Under IAAF rules, the thrower must begin with the shot touching or “in close proximity to” the neck or the chin. He or she may not drop the shot lower than this position afterward and must put the shot with one hand only. Cartwheeling techniques are not permitted.
Shot putting requires strength and sound footwork during the approach. Some shot putters use the “glide” technique, moving forward in a straight line from the back of the throwing circle before releasing the shot. Others use the “spin” or “rotational” method in which they spin as they move forward, in order to generate momentum for the throw.
What to look for:
Shot putters throw from a circle measuring 2.135 meters in diameter. The men’s shot put weighs 7.26 kilograms with a diameter of 110-130 millimeters. The women’s shot weights four kilograms with a diameter of 95-110 millimeters. As with other throwing events, shot put finalists generally throw six times, with the longest single throw winning.
Men’s world record:
The spring and summer of 1990 were the best of times and worst of times for American Randy Barnes. First, Barnes set the world shot put record with a throw measuring 23.12 meters (75-feet, 10 ¼ inches) at a meet in Westwood, Calif., on May 20. Less than three months later, however, Barnes tested positive for steroids and was suspended from competition for two years. A U.S. panel upheld the IAAF suspension, although the panel expressed doubts about the testing procedures used and Barnes denied using the steroid.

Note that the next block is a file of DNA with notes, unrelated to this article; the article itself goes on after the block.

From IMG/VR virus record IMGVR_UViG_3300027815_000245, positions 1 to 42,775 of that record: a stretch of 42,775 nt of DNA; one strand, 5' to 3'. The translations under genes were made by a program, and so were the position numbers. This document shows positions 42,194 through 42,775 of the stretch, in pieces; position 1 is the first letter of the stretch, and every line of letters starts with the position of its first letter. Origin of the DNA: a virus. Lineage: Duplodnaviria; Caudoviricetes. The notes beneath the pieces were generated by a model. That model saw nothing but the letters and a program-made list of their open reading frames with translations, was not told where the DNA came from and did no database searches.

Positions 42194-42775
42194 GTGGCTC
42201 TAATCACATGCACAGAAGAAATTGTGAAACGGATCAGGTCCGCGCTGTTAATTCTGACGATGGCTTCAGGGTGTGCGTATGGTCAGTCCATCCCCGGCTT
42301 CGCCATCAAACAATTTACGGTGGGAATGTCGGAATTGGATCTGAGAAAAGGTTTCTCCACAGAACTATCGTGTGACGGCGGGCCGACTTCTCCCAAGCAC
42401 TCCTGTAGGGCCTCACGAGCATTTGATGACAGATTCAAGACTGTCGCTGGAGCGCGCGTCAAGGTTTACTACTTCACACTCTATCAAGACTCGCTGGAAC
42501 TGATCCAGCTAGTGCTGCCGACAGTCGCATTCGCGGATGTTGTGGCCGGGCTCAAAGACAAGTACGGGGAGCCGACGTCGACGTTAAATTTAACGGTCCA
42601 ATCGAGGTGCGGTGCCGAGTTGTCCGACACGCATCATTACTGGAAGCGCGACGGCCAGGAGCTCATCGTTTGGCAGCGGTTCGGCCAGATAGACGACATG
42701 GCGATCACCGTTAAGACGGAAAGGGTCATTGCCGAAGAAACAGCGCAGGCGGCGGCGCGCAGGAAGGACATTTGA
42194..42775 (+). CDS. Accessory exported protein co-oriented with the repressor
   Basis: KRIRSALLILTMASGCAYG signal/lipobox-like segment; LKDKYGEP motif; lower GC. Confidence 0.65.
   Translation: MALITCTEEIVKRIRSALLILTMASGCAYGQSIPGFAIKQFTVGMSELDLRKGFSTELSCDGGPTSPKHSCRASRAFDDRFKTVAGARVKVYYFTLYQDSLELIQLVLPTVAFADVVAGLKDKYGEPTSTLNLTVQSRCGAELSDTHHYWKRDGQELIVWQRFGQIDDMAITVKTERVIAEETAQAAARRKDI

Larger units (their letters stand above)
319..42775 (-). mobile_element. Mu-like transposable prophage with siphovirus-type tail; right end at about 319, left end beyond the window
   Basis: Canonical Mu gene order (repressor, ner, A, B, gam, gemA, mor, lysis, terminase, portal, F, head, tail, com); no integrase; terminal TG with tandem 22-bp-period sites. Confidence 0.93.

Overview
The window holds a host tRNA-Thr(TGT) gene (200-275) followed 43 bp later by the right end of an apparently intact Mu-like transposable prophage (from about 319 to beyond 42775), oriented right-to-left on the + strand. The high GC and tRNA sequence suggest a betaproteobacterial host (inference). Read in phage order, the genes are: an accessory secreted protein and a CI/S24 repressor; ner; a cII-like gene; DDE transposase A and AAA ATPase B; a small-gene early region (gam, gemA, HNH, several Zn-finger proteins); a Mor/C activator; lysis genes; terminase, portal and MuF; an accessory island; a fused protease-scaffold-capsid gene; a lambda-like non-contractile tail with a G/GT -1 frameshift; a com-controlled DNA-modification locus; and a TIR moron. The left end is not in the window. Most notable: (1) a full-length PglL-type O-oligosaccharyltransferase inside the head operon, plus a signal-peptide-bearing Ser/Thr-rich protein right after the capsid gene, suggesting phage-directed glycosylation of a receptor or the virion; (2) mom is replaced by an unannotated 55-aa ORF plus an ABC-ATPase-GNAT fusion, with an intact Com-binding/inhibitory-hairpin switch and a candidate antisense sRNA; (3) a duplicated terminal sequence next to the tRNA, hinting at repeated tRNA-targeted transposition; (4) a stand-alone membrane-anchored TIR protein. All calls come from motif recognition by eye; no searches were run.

In the remainder of Barnes’ checkered career he won the shot put Olympic gold medal in 1996 but received a lifetime ban in 1998 for testing positive for androstenedione. Barnes said that he didn’t know the over-the-counter supplement was on the IAAF’s list of banned substances.
Women’s world record:
Natalya Lisovskaya, from the former Soviet Union, set her first world record in 1984, beating Ilona Slupianek’s 22.45 by .08 meters. Lisovskaya eventually topped out at 22.63 meters on June 7, 1987, in Moscow. More impressive, perhaps, was her gold medal performance in the 1988 Seoul Olympics, in which her worst throw, 21.11 meters, would still have won the gold. Lisovskaya’s winning throw measured 22.24 meters.